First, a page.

An elderly Washington couple were found dead in what police are calling a murder-suicide, and inside their home was a note saying that they were overwhelmed by medical bills and unable to pay for their care.
The tragic incident happened in Ferndale, a town close to 100 miles north of Seattle near the border with Canada. As NBC News reported, a 77-year-old man had called 911 on Wednesday morning to say that he planned to commit suicide. When deputies from the Whatcom County Sheriffs Office arrived, they set up outside and a crisis negotiator tried to make contact with the couple by phone and loudspeaker for close to an hour.
The officers then went inside, where they found the man and his 76-year-old wife dead from gunshot wounds. They said the case is being investigated as a murder-suicide.
Police believe that the couple’s medical costs were the motivating factor in the murder-suicide.
“Several notes were left citing severe ongoing medical problems with the wife and expressing concerns that the couple did not have sufficient resources to pay for medical care,” read a statement from the sheriff’s department.
Police have not released the names of the deceased.
This is not the first time that overwhelming medical bills have been a factor in a tragic suicide. In 2017, a Manhattan couple jumped to their deaths from a high-rise apartment, citing crippling debt that they had faced, Complex reported. While initial reports focused on their medical debt, it was later revealed that the couple was in a larger “financial spiral” owing tens of thousands of dollars.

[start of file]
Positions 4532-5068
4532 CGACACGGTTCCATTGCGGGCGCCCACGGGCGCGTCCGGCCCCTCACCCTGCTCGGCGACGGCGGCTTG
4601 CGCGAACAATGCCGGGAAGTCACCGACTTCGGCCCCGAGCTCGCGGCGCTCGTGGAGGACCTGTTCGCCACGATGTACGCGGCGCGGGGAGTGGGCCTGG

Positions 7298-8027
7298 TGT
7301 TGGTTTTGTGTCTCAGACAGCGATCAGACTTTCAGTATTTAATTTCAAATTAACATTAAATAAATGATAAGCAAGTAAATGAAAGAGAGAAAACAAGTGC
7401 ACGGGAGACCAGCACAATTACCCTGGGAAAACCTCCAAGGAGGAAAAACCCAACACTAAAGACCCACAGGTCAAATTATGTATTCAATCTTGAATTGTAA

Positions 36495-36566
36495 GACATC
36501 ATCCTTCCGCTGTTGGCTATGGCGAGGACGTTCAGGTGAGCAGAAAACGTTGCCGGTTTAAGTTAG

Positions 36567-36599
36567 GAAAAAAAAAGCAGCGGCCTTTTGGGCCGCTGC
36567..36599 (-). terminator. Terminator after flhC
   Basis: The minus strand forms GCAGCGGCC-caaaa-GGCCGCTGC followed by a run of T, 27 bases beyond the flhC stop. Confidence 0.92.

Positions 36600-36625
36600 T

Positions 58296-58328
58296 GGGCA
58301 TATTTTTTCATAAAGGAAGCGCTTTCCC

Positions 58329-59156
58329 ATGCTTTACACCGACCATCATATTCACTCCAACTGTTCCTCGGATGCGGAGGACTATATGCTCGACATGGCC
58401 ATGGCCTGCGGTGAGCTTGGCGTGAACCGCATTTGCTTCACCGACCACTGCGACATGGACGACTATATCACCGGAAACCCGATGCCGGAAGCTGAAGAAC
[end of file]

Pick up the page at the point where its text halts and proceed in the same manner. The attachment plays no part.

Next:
— The Hill (@thehill) August 9, 2019
The murder-suicide of the Washington couple has generated national attention and sparked new debate over America’s medical system. As The Commonwealth Fund found in a study, a large number of Americans are struggling to pay medical bills or have outstanding medical debt.
“A recent survey from The Commonwealth Fund finds that many people are struggling to pay their medical bills and have accumulated medical debt over time,” the report noted. “In fact, 41 percent of working-age Americans—or 72 million people—have medical bill problems or are paying off medical debt, up from 34 percent in 2005. If you add in the 7 million elderly adults who are also dealing with these issues, a total of 79 million Americans have medical bill or debt problems.”
The need for reform of the American medical and insurance systems has taken center stage in the 2020 presidential campaign, with many Democratic candidates promising to institute a Medicare for All system while Donald Trump and Republicans have said they will continue to repeal Obamacare and replace it with a more cost-efficient system.
If you or someone you know is in crisis, please call the National Suicide Prevention Lifeline at 1-800-273-TALK (8255) or contact the Crisis Text Line by texting TALK to 741741. For readers outside the U.S., visit Suicide.org or Befrienders Worldwide for international resources you can use to find help.